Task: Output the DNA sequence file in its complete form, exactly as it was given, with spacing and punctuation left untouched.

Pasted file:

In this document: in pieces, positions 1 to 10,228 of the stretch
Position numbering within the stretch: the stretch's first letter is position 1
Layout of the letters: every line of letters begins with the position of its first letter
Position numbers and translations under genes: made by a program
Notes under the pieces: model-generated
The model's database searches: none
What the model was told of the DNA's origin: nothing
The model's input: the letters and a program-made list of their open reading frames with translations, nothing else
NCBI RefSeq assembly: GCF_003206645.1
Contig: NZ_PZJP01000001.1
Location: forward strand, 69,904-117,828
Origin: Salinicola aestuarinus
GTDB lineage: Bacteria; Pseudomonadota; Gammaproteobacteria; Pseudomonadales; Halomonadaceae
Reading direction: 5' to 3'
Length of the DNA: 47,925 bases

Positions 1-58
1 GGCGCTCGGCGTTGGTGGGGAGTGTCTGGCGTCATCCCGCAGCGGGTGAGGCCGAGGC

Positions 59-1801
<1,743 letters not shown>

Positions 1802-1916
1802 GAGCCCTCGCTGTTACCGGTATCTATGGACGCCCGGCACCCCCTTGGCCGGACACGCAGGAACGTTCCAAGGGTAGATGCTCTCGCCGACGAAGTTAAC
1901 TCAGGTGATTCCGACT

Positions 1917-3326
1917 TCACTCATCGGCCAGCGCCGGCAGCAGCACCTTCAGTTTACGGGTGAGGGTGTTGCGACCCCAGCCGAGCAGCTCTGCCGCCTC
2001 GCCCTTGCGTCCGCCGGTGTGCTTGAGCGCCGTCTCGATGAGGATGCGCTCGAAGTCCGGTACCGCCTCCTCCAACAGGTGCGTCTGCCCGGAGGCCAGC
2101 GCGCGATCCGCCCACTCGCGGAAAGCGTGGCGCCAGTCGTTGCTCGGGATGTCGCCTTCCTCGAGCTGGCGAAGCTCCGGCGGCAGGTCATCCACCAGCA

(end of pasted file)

In this document: in pieces, positions 1 to 10,228 of the stretch
Position numbering within the stretch: the stretch's first letter is position 1
Layout of the letters: every line of letters begins with the position of its first letter
Position numbers and translations under genes: made by a program
Notes under the pieces: model-generated
The model's database searches: none
What the model was told of the DNA's origin: nothing
The model's input: the letters and a program-made list of their open reading frames with translations, nothing else
NCBI RefSeq assembly: GCF_003206645.1
Contig: NZ_PZJP01000001.1
Location: forward strand, 69,904-117,828
Origin: Salinicola aestuarinus
GTDB lineage: Bacteria; Pseudomonadota; Gammaproteobacteria; Pseudomonadales; Halomonadaceae
Reading direction: 5' to 3'
Length of the DNA: 47,925 bases

Positions 1-58
1 GGCGCTCGGCGTTGGTGGGGAGTGTCTGGCGTCATCCCGCAGCGGGTGAGGCCGAGGC

Positions 59-1801
<1,743 letters not shown>

Positions 1802-1916
1802 GAGCCCTCGCTGTTACCGGTATCTATGGACGCCCGGCACCCCCTTGGCCGGACACGCAGGAACGTTCCAAGGGTAGATGCTCTCGCCGACGAAGTTAAC
1901 TCAGGTGATTCCGACT

Positions 1917-3326
1917 TCACTCATCGGCCAGCGCCGGCAGCAGCACCTTCAGTTTACGGGTGAGGGTGTTGCGACCCCAGCCGAGCAGCTCTGCCGCCTC
2001 GCCCTTGCGTCCGCCGGTGTGCTTGAGCGCCGTCTCGATGAGGATGCGCTCGAAGTCCGGTACCGCCTCCTCCAACAGGTGCGTCTGCCCGGAGGCCAGC
2101 GCGCGATCCGCCCACTCGCGGAAAGCGTGGCGCCAGTCGTTGCTCGGGATGTCGCCTTCCTCGAGCTGGCGAAGCTCCGGCGGCAGGTCATCCACCAGCA